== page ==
A smile never left Alyssa Healy’s face during the Women’s Cricket World Cup final - and why should it?
The opening batter struck a record-breaking innings of 170 as her team were crowned champions for the seventh time in front of a packed Hagley Oval in Christchurch.
Healy strode out alongside Rachael Haynes having been put in to bat by England – and there would have been a glint in the eye for both with the conditions perfect for batting.
It was another patient start from Healy, emulating her innings against West Indies in the semi-final where she went on to make 129 and her maiden World Cup century.
At the end of the powerplay, Healy had 15 runs from 25 balls. Perhaps only the corners of her mouth were upturned at this point but as Charlie Dean came onto bowl two overs later, she surely broke into a broad grin.
Dean was clearly singled out as the target of Australia’s boundary-making, even if she was a slightly unknown prospect – the only England player not to play when the two sides met in the round robin stages.
A wry smile may have crept across the 32-year-old’s face as she was put down by Nat Sciver on 41 before her 50 came from 62 balls, her sixth four seeing her past the milestone.
She would take another four off Kate Cross from the very next delivery before dancing down the track and smacking Dean for back-to-back boundaries to remind England that bad balls would be punished.
Healy lost a partner, Haynes departing for 68, but not the ability to build partnerships, as Beth Mooney proved a more than able replacement.
Her hundred was brought up off exactly 100 balls, including 13 fours, as she became the only woman to score two centuries in the knockout stages of a World Cup.
Healy removed her helmet to reveal a beaming smile as she was applauded by the Hagley Oval crowd.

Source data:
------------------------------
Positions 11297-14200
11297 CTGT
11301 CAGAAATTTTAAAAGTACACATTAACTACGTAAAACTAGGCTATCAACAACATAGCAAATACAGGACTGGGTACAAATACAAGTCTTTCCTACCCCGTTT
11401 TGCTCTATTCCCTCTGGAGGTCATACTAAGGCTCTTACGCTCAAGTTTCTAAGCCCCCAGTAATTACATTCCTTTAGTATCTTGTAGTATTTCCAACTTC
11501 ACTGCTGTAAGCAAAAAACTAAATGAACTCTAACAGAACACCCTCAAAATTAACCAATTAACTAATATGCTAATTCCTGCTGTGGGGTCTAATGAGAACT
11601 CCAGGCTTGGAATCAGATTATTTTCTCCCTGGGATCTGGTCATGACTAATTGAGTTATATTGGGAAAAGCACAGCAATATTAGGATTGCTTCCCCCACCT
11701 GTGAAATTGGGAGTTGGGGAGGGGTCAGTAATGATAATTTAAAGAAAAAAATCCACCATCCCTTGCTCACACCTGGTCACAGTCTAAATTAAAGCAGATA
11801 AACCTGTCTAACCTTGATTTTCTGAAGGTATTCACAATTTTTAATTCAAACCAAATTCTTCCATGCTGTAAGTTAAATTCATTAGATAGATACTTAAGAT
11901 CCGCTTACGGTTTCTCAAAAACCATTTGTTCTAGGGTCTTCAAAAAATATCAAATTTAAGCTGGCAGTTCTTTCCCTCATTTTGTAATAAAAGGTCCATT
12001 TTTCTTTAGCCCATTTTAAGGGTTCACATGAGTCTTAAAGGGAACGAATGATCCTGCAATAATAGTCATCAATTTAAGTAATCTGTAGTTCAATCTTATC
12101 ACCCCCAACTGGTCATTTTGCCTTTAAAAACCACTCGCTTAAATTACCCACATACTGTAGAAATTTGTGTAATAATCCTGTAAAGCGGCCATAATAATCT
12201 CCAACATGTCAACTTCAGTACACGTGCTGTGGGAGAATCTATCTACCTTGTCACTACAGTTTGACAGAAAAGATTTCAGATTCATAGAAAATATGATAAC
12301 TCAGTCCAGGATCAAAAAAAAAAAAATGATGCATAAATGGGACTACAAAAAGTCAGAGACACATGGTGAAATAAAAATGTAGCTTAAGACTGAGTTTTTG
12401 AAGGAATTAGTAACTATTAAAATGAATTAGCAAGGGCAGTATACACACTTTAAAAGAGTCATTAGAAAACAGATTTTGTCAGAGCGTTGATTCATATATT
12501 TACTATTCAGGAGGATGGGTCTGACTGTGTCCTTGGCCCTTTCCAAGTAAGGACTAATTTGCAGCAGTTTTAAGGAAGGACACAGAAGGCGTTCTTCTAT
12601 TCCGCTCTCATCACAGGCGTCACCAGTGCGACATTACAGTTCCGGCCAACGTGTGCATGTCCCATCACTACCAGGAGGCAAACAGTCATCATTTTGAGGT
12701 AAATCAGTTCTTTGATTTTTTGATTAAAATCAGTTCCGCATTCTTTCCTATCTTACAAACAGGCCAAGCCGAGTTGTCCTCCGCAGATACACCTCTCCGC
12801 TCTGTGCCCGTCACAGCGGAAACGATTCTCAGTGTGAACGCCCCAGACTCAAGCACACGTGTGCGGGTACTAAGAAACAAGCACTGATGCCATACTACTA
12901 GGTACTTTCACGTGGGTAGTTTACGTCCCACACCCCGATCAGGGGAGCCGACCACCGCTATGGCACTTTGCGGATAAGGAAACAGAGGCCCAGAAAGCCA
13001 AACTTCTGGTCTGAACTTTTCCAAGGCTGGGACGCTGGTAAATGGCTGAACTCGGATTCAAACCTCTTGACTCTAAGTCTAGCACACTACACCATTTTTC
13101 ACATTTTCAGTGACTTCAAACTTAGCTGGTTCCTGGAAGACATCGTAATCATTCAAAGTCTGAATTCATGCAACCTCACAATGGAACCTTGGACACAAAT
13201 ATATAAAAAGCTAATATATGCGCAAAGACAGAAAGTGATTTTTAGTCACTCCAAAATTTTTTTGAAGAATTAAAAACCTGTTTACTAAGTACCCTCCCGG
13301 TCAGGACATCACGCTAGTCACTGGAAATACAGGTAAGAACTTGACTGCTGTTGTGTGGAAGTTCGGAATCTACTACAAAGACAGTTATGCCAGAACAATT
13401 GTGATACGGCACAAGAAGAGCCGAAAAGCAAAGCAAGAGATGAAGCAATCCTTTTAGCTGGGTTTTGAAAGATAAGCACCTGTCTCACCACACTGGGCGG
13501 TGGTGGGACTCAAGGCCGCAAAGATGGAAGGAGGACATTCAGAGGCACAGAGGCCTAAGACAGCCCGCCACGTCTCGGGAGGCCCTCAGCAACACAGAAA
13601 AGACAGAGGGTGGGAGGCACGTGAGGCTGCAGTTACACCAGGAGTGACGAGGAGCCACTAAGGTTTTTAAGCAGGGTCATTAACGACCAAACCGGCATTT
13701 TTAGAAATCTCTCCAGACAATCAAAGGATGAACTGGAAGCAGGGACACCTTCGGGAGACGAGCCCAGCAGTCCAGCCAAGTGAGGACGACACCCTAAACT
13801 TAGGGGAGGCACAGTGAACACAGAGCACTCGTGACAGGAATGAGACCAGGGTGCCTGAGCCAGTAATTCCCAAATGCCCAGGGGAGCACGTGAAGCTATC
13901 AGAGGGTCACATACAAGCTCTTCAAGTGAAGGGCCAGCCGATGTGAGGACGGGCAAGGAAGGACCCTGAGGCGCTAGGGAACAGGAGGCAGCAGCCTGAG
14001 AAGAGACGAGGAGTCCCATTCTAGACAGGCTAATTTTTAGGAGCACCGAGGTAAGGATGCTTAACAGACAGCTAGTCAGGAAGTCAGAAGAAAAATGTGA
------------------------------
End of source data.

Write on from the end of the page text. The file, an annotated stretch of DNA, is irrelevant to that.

Records tumbled as Healy kept putting England to the sword, easing past fellow Australian Karen Rolton’s score of 107 not out - the previous best knock in an Women’s Cricket World Cup final.
The highest team total in a final would also go on to fall as Australia passed their own mark of 259 set in 2013, with the second 100 partnership of the innings being brought up off a single.
Healy then eased her way to 136 not out, the highest score of the World Cup and her best in ODI cricket - and remarkably she was still not done yet.
She survived being dropped again, this time by a soaring Tammy Beaumont who let the ball sail through both hands.
The helmet stayed in place as Healy passed 150, but the bat was waved to all sides of Hagley Oval as she recorded the highest score in either a Men’s or Women’s World Cup final.
And there was time for yet another milestone before Healy had to depart, becoming the first woman to pass 500 runs in a single World Cup after ending the group stage on 210.
Healy’s innings came to an end thanks to a remarkable piece of wicket-keeping from Amy Jones, one that would have inevitably delighted the fellow keeper if she was not the victim.
A small frustrated look at being dismissed soon turned to another grin as Healy departed the field having made 170 runs from 138 balls – including a staggering 26 fours - again cheered by all in Christchurch for her history-making, World Cup-winning knock.
There would be time for more smiles as England attempted to chase down a record 357, once when Nat Sciver magically avoided directing the ball onto her own stumps.
Healy grabbed a stumping of her own to dismiss Katherine Brunt and reduce England to 191-6, and though Sciver’s fine knock of 148 not out gave England a glimmer of hope, more flashes of Healy’s grin were to come.
The first would appear as Ashleigh Gardner took the winning catch to earn Australia a 71-run victory and seventh World Cup title.
Healy smiled awkwardly as she earned the Player of the Tournament, as well as Player of the Match, award - gracious when collecting both as she heaped praise on her opening partner Haynes.
The final abiding memory of the ICC Women’s Cricket World Cup 2022 will be the Australia team lifting the trophy aloft, with Healy front and centre grinning away.
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